Statistics
| Branch: | Revision:

root / include / csimplemodule.h @ 47c4b975

History | View | Annotate | Download (18.1 KB)

1
//==========================================================================
2
//   CSIMPLEMODULE.H  -  header for
3
//                     OMNeT++/OMNEST
4
//            Discrete System Simulation in C++
5
//
6
//
7
//  Declaration of the following classes:
8
//    cSimpleModule  : base for simple module objects
9
//
10
//==========================================================================
11

    
12
/*--------------------------------------------------------------*
13
  Copyright (C) 1992-2008 Andras Varga
14
  Copyright (C) 2006-2008 OpenSim Ltd.
15

16
  This file is distributed WITHOUT ANY WARRANTY. See the file
17
  `license' for details on this and other legal matters.
18
*--------------------------------------------------------------*/
19

    
20
#ifndef __CSIMPLEMODULE_H
21
#define __CSIMPLEMODULE_H
22

    
23
#include "cmodule.h"
24

    
25
NAMESPACE_BEGIN
26

    
27
class cQueue;
28
class cCoroutine;
29

    
30
/**
31
 * Base class for all simple module classes. cSimpleModule, although packed
32
 * with simulation-related functionality, does not do anything useful by itself:
33
 * one has to subclass from it and redefine one or more virtual member
34
 * functions to make it do useful work. These functions are:
35
 *
36
 *    - void initialize()
37
 *    - void handleMessage(cMessage *msg)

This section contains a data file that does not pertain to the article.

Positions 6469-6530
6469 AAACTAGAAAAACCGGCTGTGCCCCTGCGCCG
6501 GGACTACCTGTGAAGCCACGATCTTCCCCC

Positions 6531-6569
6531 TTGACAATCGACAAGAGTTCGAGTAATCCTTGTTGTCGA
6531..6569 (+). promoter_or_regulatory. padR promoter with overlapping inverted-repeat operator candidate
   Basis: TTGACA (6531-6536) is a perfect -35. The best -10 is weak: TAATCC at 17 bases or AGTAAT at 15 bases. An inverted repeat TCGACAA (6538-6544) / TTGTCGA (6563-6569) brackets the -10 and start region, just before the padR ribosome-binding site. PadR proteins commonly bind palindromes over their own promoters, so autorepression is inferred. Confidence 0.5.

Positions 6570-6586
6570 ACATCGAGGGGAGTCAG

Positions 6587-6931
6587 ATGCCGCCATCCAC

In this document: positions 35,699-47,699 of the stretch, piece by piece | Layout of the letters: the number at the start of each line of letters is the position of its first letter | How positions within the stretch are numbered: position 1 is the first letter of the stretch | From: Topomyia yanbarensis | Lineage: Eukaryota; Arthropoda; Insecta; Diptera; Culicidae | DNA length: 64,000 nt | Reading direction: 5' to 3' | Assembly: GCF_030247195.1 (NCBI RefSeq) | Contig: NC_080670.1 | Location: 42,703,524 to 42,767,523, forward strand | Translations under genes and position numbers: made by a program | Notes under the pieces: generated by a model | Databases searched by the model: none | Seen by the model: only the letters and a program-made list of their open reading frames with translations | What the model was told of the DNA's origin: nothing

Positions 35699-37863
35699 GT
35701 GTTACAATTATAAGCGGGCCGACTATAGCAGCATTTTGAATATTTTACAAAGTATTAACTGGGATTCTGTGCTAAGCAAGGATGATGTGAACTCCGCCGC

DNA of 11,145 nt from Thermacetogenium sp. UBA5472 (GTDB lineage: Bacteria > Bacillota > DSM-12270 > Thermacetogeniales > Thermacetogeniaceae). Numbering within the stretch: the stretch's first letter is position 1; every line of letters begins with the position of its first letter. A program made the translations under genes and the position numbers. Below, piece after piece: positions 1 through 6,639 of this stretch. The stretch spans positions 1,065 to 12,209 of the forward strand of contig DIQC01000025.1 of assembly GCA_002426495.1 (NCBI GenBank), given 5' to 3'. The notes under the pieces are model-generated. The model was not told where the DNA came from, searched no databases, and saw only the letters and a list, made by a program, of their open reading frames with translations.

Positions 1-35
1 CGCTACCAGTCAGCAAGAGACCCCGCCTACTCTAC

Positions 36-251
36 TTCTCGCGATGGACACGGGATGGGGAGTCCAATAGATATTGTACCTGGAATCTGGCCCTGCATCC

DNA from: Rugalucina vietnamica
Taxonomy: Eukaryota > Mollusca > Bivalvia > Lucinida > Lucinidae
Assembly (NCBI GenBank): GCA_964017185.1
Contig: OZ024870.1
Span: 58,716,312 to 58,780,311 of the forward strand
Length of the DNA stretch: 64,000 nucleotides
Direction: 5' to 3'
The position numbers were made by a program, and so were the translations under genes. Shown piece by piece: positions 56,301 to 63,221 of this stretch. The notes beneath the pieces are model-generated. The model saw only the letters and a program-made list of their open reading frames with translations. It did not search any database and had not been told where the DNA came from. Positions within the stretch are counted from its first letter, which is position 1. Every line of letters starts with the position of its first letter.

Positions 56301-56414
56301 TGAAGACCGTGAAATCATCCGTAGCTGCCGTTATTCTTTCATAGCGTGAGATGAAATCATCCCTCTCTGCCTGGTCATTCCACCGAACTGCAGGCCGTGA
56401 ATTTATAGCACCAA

38
 *    - void activity()
39
 *    - void finish()
40
 *
41
 * initialize() is called after \opp created the module. Multi-stage
42
 * initialization can be achieved by redefining the initialize(int stage)
43
 * method instead, and also redefining the numInitStages() const method to
44
 * return the required number of stages.
45
 *
46
 * One has to redefine handleMessage() to contain the internal logic of
47
 * the module. handleMessage() is called by the simulation kernel when the
48
 * module receives a message. (An alternative to handleMessage() is
49
 * activity(), but activity() is not recommended for serious model development
50
 * because of scalability and debugging issues. activity() also tends to lead
51
 * to messy module implementations.)
52
 *
53
 * You can send() messages to other modules, or use scheduleAt()+cancelEvent()
54
 * to implement delays, timers or timeouts. Messages sent or scheduled (but
55
 * not cancelled) are delivered to modules via handleMessage(), or, when using
56
 * activity(), via receive().
57
 *
58
 * The finish() functions are called when the simulation terminates
59
 * successfully. Typical use of finish() is recording statistics collected
60
 * during simulation.
61
 *
62
 * @ingroup SimCore
63
 */
64
class SIM_API cSimpleModule : public cModule //implies noncopyable
65
{
66
    friend class cModule;
67
    friend class cSimulation;
68

    
69
  private:
70
    enum {
71
        FL_USESACTIVITY = 512,   // uses activity() or handleMessage()
72
        FL_ISTERMINATED = 1024,  // for both activity and handleMessage modules
73
        FL_STACKALREADYUNWOUND = 2048, // only for activity modules
74
    };
75
    cMessage *timeoutmsg;   // msg used in wait() and receive() with timeout
76
    cCoroutine *coroutine;
77

    
78
    static bool stack_cleanup_requested; // 'true' value asks activity() to throw a cStackCleanupException
79
    static cSimpleModule *after_cleanup_transfer_to; // transfer back to this module (or to main)
80